“We are women and men who have embraced the precepts and practices of the world’s religions,” emerged out of the pages scanned by the throng—within whom in many quarters this was the likely inner dialogue. Women and men? Well, now! Really, wasn’t this—well, you know what I mean! The rest of the proposed Global Ethic, however, seemed calculated to rock few boats.

We affirm that there is an irrevocable, unconditional norm for all areas of life, for families and communities, for races, nations, and religions…We must treat others as we wish others to treat us…We consider humankind a family…There should be equal partnership between men and women.” (Whoa now, there it was again!). “We commit ourselves to a culture of non-violence, respect, justice, and peace…We must move beyond the dominance of greed for power, prestige, money, and consumption to make a just and peaceful world.

Kun’s new Global Ethic was of course longer than this sample. Back and forth for months, he had wrestled with 200 other religious scholars on the draft. Could it possibly pass? It did pass!

And it was signed not by only a grudging handful. 143 respected leaders from all of the world’s major faiths signed it to put their stamp on an historic move ahead in evolution—Baha’i, Brahmanism, Brahma Kumaris, Buddhism, Christianity, Hinduism, Indigenous, Interfaith, Islam, Jainism, Judaism, Native American, Neo-Pagan, Sikhism, Taoism, Theosophist, Unitarian Universalist and Zoroastrian!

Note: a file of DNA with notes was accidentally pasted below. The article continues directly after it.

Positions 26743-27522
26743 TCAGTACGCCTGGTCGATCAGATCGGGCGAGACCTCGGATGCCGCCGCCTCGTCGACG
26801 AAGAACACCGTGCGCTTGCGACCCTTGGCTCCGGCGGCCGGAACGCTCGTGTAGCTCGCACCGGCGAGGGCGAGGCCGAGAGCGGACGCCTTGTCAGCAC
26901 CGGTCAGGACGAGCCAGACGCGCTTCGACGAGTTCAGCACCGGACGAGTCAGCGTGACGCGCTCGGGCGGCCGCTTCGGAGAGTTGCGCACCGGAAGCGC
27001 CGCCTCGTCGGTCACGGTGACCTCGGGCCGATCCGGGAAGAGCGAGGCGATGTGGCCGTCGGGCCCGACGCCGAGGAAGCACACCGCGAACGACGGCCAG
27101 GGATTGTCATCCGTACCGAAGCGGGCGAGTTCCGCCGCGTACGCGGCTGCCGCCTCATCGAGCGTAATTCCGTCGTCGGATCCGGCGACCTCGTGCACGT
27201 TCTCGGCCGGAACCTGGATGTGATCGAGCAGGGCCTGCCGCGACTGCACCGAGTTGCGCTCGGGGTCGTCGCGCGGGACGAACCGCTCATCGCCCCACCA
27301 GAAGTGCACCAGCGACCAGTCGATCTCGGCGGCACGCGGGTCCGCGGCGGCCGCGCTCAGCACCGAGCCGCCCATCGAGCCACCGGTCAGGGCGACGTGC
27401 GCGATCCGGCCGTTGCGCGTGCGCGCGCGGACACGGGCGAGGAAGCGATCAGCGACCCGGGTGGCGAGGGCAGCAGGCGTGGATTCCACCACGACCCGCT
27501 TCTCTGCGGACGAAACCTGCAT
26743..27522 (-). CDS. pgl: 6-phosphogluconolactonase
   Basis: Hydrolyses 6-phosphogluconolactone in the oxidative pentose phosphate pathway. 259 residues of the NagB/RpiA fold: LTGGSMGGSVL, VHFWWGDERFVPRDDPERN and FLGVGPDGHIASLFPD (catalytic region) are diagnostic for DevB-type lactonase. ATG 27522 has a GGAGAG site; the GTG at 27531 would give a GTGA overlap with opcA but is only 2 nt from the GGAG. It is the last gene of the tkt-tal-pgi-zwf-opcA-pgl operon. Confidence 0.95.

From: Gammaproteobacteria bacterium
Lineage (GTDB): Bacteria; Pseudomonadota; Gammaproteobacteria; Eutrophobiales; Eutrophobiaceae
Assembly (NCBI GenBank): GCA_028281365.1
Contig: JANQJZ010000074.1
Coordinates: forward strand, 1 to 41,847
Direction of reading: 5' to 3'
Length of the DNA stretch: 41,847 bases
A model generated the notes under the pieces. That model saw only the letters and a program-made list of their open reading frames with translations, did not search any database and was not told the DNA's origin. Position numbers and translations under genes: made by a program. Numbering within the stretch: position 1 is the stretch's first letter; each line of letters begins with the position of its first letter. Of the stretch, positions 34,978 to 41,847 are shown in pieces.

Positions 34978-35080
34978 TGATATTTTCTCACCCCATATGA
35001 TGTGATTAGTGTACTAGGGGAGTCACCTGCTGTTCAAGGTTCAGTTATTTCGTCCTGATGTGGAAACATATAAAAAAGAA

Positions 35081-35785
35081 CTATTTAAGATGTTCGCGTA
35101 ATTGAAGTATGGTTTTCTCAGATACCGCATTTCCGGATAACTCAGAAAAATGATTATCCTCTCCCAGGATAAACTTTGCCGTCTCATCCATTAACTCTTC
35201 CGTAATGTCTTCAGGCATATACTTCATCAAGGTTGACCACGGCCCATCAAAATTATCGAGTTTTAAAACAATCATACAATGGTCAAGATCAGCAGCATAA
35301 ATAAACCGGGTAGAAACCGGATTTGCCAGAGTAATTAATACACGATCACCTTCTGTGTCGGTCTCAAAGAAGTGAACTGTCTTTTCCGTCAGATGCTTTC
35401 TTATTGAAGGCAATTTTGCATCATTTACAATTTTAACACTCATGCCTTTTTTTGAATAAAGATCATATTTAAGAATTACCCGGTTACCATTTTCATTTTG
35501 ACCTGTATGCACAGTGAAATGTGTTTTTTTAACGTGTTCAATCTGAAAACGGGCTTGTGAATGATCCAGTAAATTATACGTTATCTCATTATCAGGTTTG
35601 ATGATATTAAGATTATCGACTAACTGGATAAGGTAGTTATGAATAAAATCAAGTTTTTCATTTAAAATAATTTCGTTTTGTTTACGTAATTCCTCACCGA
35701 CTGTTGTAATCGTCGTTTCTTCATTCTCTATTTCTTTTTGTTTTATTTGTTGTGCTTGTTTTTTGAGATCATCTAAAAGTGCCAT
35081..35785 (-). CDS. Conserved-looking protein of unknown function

The year was 1984. While somehow also managing the miracle of raising ten children, Stanford professor Nel Noddings had just publishedCaring: A Feminine Approach to Ethics and Moral Education. Behind her was the tradition of a morally-oriented progressive education going back to Pestalozzi in 1801, with Maria Montessori and John Dewey earlier, and currently Ron Miller, Tim Seldin and many others along with her probing the prospects for evolutionary advance.

Particularly for Noddings—in keeping with Darwin’s and later Piaget’s grounding in the parent-child relation for their understanding of the impact of education on evolution—she forged ahead to found an influential perspective on all levels of education in the intimacy of family life.

“We should want more from our educational efforts than adequate academic achievement,” she urged. “We will not achieve even that meager success unless our children believe that they themselves are cared for and learn to care for others.”

Caring parents and teachers provide the conditions in which it is possible and attractive for children to respond as carers to others…Children educated in this way gradually build an ethical ideal, a dependable caring self. A society composed of people capable of caring—people who habitually draw on a well-established ideal—will move toward social policies consonant with an ethical care.